The chair of the House Oversight Committee, Henry Waxman, sent letters to Fred Fielding on the mystery of the missing White House e-mails. Recently, there was a letter to Attorney General Michael Mukasey from 46 House Democrats asking how he will ensure the President follows Congress’ ban on permanent bases in Iraq. Congress is now relegated to asking an uncooperative Attorney General to make sure the President takes care that the laws be faithfully executed.
When a few years of polite inquiries fail to produce results, Congress moves onto subpoenas. When used within the context of a healthy government, subpoenas prove to be quite effective. Why Democrats think that an overreaching, unaccountable administration would readily respond or cooperate fully is mind boggling.
Last April, House Democrats issued five subpoenas in a single morning related to the U.S. attorney firings, the use of RNC email accounts, and the claim that Iraq sought uranium from Niger for a nuclear weapons program. According to the Washington Post, “The White House signaled that it will continue to resist efforts to secure testimony from Rice, Rove and other aides.” Secretary of State Condoleezza Rice stated that she was “not inclined” to appear. To date, none of these issues have been resolved to the satisfaction of the House Democrats.
In February, eight months after issuing subpoenas to Harriet Miers and Josh Bolten, the House moved to initiate civil contempt proceedings. John Bresnahan of Politico.com reported, “Pelosi noted that Conyers had sent nine different letters to current White House Counsel Fred Fielding seeking a compromise that would allow Bolten and Miers to appear, but Fielding refused to allow either aide, or former White House Deputy Chief of Staff Karl Rove, to testify in public or under oath.”
Two weeks later, the Attorney General wrote a letter to Pelosi stating he would not refer congressional contempt citations to a grand jury or take any other action on the matter.
When all else fails, take ‘em to court. In 2006, John Conyers announced he was “Taking the President to Court.“ After a battle over a Republican budget bill, the president despite being warned by Democrats, signed a Senate version that Democrats claimed had not been passed by the House. The purpose of the lawsuit? To seek confirmation from the court that a bill not passed by the House and Senate is not a law. The lawsuit never made it to court. Perhaps he never sung along with School House Rock.
House Speaker Nancy Pelosi announced last May that she would sue the President if he attached a signing statement to Congress’s Iraq funding bill. Of course, a simple and effective solution would be for the House Speaker to turn to Article II, Section 3 of the U.S. Constitution then quickly drop down to Section 4. [Note: There is no clause about the 2008 elections, time left or predetermining votes.]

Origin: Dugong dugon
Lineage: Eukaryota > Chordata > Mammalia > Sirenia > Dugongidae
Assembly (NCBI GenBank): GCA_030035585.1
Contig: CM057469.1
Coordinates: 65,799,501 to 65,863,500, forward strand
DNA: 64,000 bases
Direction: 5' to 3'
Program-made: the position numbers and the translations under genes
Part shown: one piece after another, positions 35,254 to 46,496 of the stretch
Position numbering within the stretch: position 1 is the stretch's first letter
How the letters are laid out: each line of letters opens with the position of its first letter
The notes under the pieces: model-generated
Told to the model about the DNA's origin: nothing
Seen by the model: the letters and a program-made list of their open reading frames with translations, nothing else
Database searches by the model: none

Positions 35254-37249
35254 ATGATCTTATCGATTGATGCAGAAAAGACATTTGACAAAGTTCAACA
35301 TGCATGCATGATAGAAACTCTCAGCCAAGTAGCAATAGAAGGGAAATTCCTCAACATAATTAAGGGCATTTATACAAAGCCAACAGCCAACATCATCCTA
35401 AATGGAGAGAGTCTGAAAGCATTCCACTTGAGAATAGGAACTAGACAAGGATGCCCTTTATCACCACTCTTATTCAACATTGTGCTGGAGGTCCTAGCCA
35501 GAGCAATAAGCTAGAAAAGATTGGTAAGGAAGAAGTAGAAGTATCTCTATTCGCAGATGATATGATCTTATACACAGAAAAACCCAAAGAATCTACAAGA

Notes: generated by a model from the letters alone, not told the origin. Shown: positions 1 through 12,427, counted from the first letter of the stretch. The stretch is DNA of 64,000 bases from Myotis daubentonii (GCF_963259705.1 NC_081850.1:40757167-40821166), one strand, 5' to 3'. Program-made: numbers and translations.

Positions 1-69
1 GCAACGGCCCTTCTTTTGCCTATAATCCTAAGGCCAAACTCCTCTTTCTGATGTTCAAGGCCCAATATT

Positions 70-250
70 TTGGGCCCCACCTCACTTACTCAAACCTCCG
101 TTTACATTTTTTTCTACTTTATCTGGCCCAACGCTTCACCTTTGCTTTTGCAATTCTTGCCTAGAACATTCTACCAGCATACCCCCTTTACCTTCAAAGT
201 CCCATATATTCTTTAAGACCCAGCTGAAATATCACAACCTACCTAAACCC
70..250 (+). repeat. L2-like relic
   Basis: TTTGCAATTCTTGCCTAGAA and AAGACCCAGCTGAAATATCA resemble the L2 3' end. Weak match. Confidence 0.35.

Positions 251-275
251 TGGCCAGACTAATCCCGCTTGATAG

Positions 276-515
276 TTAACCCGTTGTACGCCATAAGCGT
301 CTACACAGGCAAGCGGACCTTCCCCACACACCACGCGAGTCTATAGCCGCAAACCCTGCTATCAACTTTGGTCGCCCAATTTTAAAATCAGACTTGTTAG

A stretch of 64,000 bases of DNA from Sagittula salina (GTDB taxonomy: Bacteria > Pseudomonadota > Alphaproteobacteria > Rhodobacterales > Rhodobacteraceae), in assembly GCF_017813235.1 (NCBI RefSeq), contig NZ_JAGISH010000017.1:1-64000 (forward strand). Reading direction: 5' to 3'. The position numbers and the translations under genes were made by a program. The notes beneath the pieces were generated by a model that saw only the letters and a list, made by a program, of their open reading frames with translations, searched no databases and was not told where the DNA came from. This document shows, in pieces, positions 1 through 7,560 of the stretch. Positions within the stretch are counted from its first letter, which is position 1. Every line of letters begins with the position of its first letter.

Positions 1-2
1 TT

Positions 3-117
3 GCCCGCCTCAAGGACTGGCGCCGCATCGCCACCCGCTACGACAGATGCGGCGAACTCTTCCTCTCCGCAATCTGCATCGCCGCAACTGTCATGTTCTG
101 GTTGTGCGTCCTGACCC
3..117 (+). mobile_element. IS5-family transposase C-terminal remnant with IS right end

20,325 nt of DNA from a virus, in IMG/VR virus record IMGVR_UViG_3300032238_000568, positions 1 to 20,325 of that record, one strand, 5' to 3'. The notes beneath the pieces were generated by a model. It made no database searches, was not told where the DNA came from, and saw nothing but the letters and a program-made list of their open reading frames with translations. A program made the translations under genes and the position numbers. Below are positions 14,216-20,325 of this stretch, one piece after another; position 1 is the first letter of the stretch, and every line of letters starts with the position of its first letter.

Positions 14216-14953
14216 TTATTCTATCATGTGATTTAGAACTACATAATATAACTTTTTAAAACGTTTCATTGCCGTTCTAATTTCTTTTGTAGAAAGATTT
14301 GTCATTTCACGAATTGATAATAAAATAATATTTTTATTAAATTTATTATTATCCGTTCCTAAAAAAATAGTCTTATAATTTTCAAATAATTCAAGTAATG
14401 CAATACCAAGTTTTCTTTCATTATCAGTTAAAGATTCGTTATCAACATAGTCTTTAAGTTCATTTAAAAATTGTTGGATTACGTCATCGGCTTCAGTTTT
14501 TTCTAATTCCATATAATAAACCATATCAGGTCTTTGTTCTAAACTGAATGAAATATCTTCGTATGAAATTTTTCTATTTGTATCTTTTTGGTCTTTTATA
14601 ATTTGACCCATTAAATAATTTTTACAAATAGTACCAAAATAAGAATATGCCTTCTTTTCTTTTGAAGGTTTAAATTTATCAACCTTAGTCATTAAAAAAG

This month after Mukasey refused to enforce Congressional subpoenas, House Democrats filed a lawsuit against White House chief of staff Joshua Bolten and former White House counsel Harriet Miers. And thus, the cycle continues.
In response to the Bush administration’s assertion that it did not require congressional approval for establishing any long-term security agreement with Iraq, the Congressional Progressive Caucus announced they were introducing new legislation to combat the situation. The legislation seeks to “reassert the constitutional powers of Congress in the shaping and conduct of U.S. foreign policy.”
A move like this is not without inherent risk. If the legislation fails to pass, it can serve to bolster the administration’s arguments. If it does pass, we’re right back to the signing statement which is what brought this whole issue out in the open in the first place. If Congress starts making a habit of creating new legislation to reinforce already established laws the country is headed down another dangerous path.
With a Heavy Heart
Whether a principled response to the administration’s lack of cooperation with Congress or a growing concern that a Democratic President might be equally uncooperative, Representative Dana Rohrabacher (R-CA), railed against the Bush administration last month. Rohrabacher whose aggressive support of rendition and lack of compassion for Iraqi refugees has upset many, has spoken out strongly against the administration for its “contemptuous disregard for Congress.”
In a lengthy speech the Republican member of the House Foreign Affairs Committee said, I have come to the sad conclusion that this administration has intentionally obstructed Congress’ rightful and constitutional duties.” Rohrabacher offers “When I hear my friends on the other side of the aisle accusing this administration of stonewalling, of coverups, or thwarting investigations, I sadly must concur with them.” He concludes, “We should not be setting precedents that the President of the United States has the lion’s share of the power in this great democracy of ours.” Are you listening, Nancy?
The Pelosi Factor
“I have said it before and I will say it again: Impeachment is off the table.”
When all efforts to effect checks and balances are thwarted and there is no other recourse to restore order in an administration gone wild, taking impeachment “off the table” really boils down to a matter of obstruction of justice. This begs the question why would the House Speaker obstruct justice?